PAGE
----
Maine Trails, June - July '13
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Washington view

Maine’s newest U.S. Senator talks transportation at PACTS annual meeting

U.S. Senator Angus King found time to talk about transportation in the midst of a busy June day. The occasion was the Portland Area Comprehensive Transportation System’s (PACTS) 2013 annual meeting June 6 at the University of Southern Maine’s Glickman Family Library in Portland, and Maine’s freshman senator was the featured speaker, working in the appearance between national TV appearances on morning and evening news talk shows.
PACTS Executive Director John Duncan welcomed the crowd of 90 state legislators, municipal officials and community transportation advocates to the event and then turned the podium over to Senator King
For his part, Senator King offered a freshman’s insights to “the world’s greatest deliberative body,” which of late has become polarized over issues including debt, gun control, immigration reform, internet privacy and health care.
He said the much-ballyhooed “lack of collegiality” is not as evident when he and his fellow senators are one-on-one.
“It’s bad, but it’s not as bad as you think,” said King. “There is still collegiality and there is still discussion.”
King also talked about the budget sequester that calls for $984 million in cuts to government programs over the next 10 years. He said that while the deficit is actually at the lowest level of GDP (gross domestic product) in 45 years, the focus on further cuts to government spending is “like invading Brazil after Pearl Harbor.”
With that thought, King transitioned to a discussion of transportation, noting that in this era of budget cutting and deep ideological divisions, “there is a lot at stake for you guys.”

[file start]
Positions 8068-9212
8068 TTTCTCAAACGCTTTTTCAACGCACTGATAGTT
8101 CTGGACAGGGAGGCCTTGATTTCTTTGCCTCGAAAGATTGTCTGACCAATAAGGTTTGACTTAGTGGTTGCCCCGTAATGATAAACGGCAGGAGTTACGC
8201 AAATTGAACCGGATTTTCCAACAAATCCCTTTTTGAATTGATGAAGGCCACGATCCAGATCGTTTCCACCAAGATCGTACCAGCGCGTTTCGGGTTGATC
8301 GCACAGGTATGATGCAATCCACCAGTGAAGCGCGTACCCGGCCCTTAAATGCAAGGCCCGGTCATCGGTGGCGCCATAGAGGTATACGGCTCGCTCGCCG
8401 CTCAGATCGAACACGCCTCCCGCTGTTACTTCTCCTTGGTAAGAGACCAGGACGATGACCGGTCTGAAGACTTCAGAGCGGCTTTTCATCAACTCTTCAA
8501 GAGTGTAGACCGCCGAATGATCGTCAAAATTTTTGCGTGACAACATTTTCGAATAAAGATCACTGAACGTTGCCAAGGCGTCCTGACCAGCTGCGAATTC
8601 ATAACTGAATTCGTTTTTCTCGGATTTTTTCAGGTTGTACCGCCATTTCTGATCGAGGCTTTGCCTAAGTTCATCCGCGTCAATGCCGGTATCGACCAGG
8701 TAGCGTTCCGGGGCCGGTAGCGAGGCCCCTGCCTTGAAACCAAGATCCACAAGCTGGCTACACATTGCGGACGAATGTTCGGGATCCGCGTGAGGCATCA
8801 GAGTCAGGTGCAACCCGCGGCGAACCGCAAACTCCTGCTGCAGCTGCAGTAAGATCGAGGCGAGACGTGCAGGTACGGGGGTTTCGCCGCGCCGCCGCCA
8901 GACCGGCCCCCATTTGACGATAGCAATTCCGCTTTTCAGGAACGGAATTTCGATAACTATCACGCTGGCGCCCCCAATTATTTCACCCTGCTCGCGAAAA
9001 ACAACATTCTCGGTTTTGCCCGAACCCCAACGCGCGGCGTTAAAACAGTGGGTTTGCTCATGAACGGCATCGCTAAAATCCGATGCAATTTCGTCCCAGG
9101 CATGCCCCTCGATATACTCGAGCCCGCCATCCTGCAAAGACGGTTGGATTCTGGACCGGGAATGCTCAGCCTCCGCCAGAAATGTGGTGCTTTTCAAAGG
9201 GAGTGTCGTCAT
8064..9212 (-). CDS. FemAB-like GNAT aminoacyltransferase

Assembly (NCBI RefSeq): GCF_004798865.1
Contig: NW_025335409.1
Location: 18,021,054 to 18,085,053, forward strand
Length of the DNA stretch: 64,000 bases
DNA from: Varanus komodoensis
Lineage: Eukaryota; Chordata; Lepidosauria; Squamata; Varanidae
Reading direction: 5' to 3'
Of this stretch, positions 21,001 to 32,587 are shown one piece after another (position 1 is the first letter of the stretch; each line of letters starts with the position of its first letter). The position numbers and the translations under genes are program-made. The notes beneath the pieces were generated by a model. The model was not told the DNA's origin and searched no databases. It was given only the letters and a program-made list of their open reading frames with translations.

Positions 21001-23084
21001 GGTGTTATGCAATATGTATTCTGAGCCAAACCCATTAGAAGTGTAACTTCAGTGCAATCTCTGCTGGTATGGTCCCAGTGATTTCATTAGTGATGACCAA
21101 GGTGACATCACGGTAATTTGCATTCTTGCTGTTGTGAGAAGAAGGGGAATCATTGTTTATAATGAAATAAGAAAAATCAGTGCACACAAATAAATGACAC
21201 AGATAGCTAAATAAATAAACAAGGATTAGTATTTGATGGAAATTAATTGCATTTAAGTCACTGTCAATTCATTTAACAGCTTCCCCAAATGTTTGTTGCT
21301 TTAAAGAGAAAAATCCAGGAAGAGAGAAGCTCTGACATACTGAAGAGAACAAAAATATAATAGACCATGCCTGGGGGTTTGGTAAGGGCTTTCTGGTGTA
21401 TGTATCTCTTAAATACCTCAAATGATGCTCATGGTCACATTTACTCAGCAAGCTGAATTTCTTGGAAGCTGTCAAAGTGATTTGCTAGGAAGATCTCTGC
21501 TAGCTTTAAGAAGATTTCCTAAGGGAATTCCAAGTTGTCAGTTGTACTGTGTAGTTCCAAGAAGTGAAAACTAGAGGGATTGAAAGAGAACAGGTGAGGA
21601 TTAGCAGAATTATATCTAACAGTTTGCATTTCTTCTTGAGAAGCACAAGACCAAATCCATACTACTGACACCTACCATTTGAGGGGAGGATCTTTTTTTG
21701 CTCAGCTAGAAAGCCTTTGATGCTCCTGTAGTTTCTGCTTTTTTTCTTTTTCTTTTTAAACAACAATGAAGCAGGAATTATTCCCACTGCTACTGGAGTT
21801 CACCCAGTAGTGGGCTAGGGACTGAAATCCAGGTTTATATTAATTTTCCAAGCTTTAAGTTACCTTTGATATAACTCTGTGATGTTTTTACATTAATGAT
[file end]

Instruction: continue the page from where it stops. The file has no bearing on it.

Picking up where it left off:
And if they were unsure, the audience got a clear idea of the new senator’s positions on basic transportation policy, including his support for passing a full-length, five-year transportation authorization when the current two-year authorization (Moving Ahead for Progress in the 21st Century or MAP-21) expires next year.
“Not doing a five-year transportation authorization, as you know better than I, makes it really difficult to plan,” said King. “I want to get back to a five-year authorization.”
He also offered up a new definition of “deficit” – one that included deferred repair and maintenance on important public infrastructure, including “broken bridges and failing sewer systems . . . because not fixing things is debt,” said King.
“Eventually it is going to have to be paid for by someone and, if we don’t, it will be our children.” Still, King confessed that with other issues consuming debate time on the Senate and House floors and the talk show airwaves, “there’s not a lot of interest in this in Washington.”
He said the only way to redirect Congressional attention to the bread-and-butter issue of transportation infrastructure is for citizens to communicate with Congressional leaders and build a call for change and increased funding
“You are preaching to the choir with me and Susan Collins, but we are responsive to our constituents and so are our colleagues across the country.”
And before veering off topic to answer questions about the filibuster rules, climate change and the National Security Administration, King offered this promise of support: “Infrastructure is something I want to do something about.”
The meeting also offered an opportunity for some PACTS housekeeping and self-congratulation, offered up by Duncan and Policy Committee Chair David Marshall.
“It’s been a pretty big year,” said Duncan. He and Marshall talked of the organization’s transition from a metropolitan planning organization (MPO) to a transportation management association (TMA), a federal designation that among other things gives local governments and constituents a greater role in the planning process for federal transportation dollars. The transition has brought renewed alliances with area businesses including L.L. Bean and IDEXX to address transportation issues including congestion and access, in addition to working toward consolidation of key functions of the region’s transit organizations, as a way to reduce costs and improve service and efficiency. 
FMI: PACTS is the transportation management association (TMA) for the Greater Portland region and was established to improve the coordination of transportation planning and investment decisions by state, municipal and public transportation organizations. To learn more, visit www.


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